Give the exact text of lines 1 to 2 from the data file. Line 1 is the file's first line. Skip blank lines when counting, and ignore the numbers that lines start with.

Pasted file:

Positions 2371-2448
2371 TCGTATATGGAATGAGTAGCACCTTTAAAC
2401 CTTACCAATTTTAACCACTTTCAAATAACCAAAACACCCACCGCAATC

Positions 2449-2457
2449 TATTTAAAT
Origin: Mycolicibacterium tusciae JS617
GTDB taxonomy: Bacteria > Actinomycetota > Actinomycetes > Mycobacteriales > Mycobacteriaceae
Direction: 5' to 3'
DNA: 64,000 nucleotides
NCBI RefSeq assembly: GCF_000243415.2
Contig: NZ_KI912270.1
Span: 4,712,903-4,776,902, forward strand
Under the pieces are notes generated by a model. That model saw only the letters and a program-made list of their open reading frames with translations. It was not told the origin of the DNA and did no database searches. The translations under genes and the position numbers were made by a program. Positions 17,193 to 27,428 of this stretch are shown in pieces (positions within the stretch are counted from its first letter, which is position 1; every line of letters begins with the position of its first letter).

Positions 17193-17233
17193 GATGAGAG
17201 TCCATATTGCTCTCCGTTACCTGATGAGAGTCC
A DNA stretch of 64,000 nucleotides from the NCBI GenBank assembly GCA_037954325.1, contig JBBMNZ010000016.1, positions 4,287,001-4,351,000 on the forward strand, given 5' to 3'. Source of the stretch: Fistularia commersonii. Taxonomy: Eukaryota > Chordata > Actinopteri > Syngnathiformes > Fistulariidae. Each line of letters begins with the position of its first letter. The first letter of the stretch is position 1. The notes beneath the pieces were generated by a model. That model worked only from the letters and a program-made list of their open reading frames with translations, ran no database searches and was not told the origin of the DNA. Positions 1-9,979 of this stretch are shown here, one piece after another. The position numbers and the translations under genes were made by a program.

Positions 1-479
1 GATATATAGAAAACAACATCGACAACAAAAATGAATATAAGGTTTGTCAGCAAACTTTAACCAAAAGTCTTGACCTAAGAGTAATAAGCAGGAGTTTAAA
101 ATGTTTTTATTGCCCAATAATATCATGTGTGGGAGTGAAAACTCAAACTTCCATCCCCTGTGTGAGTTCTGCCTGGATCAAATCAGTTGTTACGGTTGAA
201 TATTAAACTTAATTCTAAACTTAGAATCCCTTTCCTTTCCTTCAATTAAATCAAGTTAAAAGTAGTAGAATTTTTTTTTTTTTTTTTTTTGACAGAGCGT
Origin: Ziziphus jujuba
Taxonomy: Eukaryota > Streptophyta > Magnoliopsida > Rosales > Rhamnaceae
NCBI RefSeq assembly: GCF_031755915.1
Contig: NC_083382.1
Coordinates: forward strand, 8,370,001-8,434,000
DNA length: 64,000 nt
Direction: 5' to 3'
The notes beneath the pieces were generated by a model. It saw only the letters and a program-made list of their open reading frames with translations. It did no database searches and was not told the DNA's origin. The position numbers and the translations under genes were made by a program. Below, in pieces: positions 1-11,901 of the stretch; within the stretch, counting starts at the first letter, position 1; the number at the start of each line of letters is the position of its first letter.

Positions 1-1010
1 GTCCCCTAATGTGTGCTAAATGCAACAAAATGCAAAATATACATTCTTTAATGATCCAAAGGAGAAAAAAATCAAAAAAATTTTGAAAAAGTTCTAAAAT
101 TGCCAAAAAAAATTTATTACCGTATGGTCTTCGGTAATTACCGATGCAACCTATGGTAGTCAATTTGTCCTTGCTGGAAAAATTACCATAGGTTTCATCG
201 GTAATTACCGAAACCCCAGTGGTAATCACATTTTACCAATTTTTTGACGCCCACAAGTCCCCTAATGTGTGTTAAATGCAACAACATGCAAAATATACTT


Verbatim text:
Positions 2371-2448
2371 TCGTATATGGAATGAGTAGCACCTTTAAAC